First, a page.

Nonviolence is fierce, says Mecca Smith ’13, an expert in Kingian nonviolence whose practitioners look beyond the violent incident to find the root cause.
The Age of Discovery
When Breezy Grenier '17 graduated with a B.S. in geology and geological oceanography, she found herself with an overqualification quandary.
World Cup Coach
Endurance under pressure, says Mick McDermott '96, is key not only for athletes engaged in world-class competition, but also their coaches.
The Philosophy of Comedy
On close inspection, philosophy and comedy are the odd couple: seeming opposites who, really, have the important stuff in common.
Harrington School Gift
Richard J. Harrington ’73 and his wife Jean made a $3 million commitment to the eponymous Harrington School of Communication and Media.
The Sky’s the Limit
Biomedical engineering grad is off to the Harvard-MIT Health Sciences and Technology program to study space flight's effects on the human body.
When Fulbright Scholarship winner Jenna Ziegelmayer ’18 heard Spanish for the first time, it was as if a spell had been cast.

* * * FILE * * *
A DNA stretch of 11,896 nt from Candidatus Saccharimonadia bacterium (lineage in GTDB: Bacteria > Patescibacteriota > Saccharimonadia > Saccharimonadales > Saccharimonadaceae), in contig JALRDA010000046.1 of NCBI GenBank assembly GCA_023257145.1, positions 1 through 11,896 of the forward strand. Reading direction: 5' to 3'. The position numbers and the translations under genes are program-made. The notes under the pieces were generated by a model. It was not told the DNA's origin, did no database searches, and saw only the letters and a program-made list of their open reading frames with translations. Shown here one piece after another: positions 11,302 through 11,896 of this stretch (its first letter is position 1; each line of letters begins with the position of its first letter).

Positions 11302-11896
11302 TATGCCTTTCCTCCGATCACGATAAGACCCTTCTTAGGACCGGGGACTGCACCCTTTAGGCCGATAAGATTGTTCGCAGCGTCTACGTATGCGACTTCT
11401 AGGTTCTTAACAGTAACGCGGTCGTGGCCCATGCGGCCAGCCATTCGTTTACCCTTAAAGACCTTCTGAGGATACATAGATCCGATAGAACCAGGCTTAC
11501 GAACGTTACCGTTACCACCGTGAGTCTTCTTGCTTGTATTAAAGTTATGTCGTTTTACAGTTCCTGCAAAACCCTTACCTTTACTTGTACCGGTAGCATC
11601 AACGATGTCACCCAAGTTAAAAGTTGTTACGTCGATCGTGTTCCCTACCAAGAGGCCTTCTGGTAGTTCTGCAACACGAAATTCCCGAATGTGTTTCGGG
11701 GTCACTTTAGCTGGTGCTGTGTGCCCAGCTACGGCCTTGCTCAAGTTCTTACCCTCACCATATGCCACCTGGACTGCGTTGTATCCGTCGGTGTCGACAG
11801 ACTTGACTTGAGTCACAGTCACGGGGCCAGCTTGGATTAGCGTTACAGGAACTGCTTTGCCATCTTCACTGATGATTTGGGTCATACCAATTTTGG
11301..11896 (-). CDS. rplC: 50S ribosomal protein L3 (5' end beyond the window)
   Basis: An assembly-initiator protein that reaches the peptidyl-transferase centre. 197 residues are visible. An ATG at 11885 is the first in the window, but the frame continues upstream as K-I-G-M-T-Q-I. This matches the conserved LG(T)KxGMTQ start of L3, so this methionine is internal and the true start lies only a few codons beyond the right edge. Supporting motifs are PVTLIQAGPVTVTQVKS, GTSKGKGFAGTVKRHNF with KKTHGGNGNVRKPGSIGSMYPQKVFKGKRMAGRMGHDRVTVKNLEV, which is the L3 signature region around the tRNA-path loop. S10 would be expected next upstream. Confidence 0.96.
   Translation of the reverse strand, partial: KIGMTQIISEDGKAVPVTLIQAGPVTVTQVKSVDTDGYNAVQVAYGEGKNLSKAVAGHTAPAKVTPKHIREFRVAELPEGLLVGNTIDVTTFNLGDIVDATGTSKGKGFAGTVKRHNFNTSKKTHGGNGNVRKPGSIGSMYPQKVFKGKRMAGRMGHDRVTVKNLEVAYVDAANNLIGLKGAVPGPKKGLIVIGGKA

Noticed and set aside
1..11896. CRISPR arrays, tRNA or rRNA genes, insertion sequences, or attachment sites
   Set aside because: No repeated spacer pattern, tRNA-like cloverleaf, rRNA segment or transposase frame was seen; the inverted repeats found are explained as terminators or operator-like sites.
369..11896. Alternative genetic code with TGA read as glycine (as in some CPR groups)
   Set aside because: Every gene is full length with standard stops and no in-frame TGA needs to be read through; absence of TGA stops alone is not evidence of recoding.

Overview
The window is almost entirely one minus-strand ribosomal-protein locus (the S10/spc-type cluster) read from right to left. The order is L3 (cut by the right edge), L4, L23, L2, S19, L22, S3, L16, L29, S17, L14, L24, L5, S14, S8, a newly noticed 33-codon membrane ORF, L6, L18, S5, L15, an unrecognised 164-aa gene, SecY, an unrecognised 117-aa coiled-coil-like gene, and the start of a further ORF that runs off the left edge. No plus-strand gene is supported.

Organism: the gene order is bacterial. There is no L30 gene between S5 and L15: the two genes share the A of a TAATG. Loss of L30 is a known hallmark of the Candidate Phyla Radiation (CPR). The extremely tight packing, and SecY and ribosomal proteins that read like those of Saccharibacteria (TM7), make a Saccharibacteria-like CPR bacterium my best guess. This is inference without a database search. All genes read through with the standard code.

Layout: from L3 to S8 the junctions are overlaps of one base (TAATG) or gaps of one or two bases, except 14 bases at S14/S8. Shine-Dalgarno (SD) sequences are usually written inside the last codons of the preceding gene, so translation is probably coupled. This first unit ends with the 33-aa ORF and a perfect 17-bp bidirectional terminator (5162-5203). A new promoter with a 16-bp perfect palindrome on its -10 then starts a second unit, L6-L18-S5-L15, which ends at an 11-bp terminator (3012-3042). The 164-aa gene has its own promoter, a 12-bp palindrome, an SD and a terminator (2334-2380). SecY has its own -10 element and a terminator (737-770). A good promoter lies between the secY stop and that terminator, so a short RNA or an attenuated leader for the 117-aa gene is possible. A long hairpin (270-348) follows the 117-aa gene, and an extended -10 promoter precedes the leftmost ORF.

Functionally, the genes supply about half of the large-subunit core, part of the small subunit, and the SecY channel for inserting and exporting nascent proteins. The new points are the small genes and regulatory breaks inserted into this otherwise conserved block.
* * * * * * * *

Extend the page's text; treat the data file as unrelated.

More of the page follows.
You’ve been bitten by a tick or find one on your clothes or pet. Your anxiety quickly builds as you wonder, “Is this a deer tick? Will I get Lyme disease?”
Recipe for Success
When he did sleep, Christopher Parisella’s dreams and nightmares were variations on the same theme: the Boren Scholarship.
2018 Student Speaker
Empathy is important to Ellis Iacono '18, a biology and journalism major with an eye toward a career in medicine and 2018 Commencement student speaker.
James King ’06
To hear James King ’06 tell of how he came to work for Madeleine Albright brings to mind that J.R.R. Tolkien line: “Not all those who wander are lost.”
‘Wrong and Strong’
When the Tenderloin Opera Company performs, it is not so much a matter of art imitating life, as it is art illuminating life on the margins.
What CEOs Think
Assistant Professor of Management Amanda Moss-Cowan and colleagues interviewed 150 top CEOs to discover how they think.
Energy Fellow Max Bliss '19 worries about the vulnerability of developing nations being so energy-dependent on a small number of other countries.
Newest Truman Scholar
Income inequality, economic stagnation, and health care disparities are among the causes that drive Truman Scholar Andrew Boardman '19.
Sniffing Out Danger
Professor Otto Gregory's "Digital Dog Nose" could soon be placed at subway stations, train stations, airports, and ports to detect bombs.
Oh, the Places You’ll Go
During J Term, 12 students were in Indonesia taking a close look at Balinese temples, Komodo dragons, and liquid hot magma.